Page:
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Re: [Patch, AArch64] Optimized strcpy
- From: OndÅej BÃlka <neleai at seznam dot cz>
- To: Richard Earnshaw <rearnsha at arm dot com>
- Cc: Glibc Development List <libc-alpha at sourceware dot org>
- Date: Thu, 18 Dec 2014 14:45:30 +0100
- Subject: Re: [Patch, AArch64] Optimized strcpy
- Authentication-results: sourceware.org; auth=none
- References: <54917329 dot 4090601 at arm dot com> <20141218010555 dot GA914 at domone> <5492B29D dot 4010303 at arm dot com>
On Thu, Dec 18, 2014 at 10:55:25AM +0000, Richard Earnshaw wrote:
> On 18/12/14 01:05, OndÅej BÃlka wrote:
> > On Wed, Dec 17, 2014 at 12:12:25PM +0000, Richard Earnshaw wrote:
> >> This patch contains an optimized implementation of strcpy for AArch64
> >> systems. Benchmarking shows that it is approximately 20-25% faster than
> >> the generic implementation across the board.
> > I looked quickly for patch, I found two microoptimizations below and
> > probable performance problem.
> Thanks for looking at this. Unfortunately, you've looked at the wrong
> version -- the version I accidentally posted first. The correct version
> was a near complete rewrite following my own benchmarking: I posted that
> as a follow-up.
Yes, in new version its fixed and its probably best possible approach
for short strings. Now I see only few possible microoptimizations.
> > Handing sizes 1-8 is definitely not slow path, its hot path. My profiler
> > shows that 88.36% of calls use less than 16 bytes and 1-8 byte range is
> > more likely than 9-16 bytes so you should optimize that case well.
> I'd expect that. But the key question is 'how much more likely'?
>From raw data to create graphs its around 600000 calls for 1-8 versus 260000 for 8-16, number of calls are here.
> Having an inner loop dealing with 16 bytes at a time probably only costs
> about 5-10% more time *per iteration* than an inner loop dealing with 8
> bytes, since much of the cost is in waiting for the load instruction to
> return data from the cache or memory and most of the other instructions
> will dual-issue on any reasonable implementation of the architecture.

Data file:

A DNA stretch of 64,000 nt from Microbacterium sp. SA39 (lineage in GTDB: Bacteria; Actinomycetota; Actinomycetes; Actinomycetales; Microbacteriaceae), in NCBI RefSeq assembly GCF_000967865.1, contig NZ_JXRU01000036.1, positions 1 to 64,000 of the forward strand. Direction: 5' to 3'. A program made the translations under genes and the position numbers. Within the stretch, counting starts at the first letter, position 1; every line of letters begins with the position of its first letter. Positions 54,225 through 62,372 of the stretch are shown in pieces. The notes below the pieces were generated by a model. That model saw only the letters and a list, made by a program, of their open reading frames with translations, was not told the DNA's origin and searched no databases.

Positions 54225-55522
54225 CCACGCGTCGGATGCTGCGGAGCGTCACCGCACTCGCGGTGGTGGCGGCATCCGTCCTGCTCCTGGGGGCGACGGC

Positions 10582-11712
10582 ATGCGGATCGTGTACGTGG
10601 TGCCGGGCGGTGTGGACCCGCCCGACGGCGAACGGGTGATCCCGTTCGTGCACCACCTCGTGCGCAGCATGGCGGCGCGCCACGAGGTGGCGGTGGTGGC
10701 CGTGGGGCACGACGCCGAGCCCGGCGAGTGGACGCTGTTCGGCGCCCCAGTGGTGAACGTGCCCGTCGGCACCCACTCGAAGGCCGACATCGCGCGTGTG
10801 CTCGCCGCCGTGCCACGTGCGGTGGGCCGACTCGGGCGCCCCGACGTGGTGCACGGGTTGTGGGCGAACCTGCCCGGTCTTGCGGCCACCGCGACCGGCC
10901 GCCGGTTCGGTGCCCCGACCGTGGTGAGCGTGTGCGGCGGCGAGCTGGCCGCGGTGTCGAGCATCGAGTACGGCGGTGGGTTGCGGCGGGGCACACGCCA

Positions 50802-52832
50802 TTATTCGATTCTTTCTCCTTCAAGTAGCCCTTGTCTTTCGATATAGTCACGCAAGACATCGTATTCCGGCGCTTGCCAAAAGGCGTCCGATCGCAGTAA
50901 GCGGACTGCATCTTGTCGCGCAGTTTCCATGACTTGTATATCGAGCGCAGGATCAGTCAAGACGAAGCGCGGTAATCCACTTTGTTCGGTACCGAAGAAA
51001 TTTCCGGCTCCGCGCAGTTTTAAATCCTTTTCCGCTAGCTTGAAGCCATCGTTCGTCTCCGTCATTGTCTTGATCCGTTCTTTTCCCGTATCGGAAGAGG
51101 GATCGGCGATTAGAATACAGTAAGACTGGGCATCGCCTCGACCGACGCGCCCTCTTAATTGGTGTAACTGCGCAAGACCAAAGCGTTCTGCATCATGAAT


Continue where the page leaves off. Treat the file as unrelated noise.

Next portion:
> So to win in the overall game of performance we'd need to show that
> short (<8 byte strings) were significantly more likely than 8-16 byte
> strings. That seems quite unlikely to me, though I admit I don't have
> hard numbers; looking at your data suggests that (approximately) each
> larger block size is ~20% of the size of the previous block (I'm
> guessing these are 8-byte blocks, but I can't immediately see a
> definition), which suggests to me that we have a net win with preferring
> 16-bytes over 8 bytes per iteration.
These are 16-byte blocks that are aligned to 16 bytes, there is short documentation that I should expand.
My objection was only for handling first 8 bytes.
As loops are concerned a 16byte one is fine, I could even try what you
gain with 32byte but then code size could be problem.
I am not that worried about loop overhead, for each implementation you
could make workload where its slow. You could just shift that weakness
so its unlikely encountered. For 16-byte loop you would need lot of
32-64 byte strings but few 1-32 byte ones. OTOH 8-byte loop would have
problems with mainly 16-32 byte range but would be quite fast in 16-byte loop
as its handled by header.
> Note that starting off with 8-byte blocks and later switching to 16-byte
> blocks would most likely involve another unpredictable branch as we
> inserted the late realignment check.
Yes, these do not work.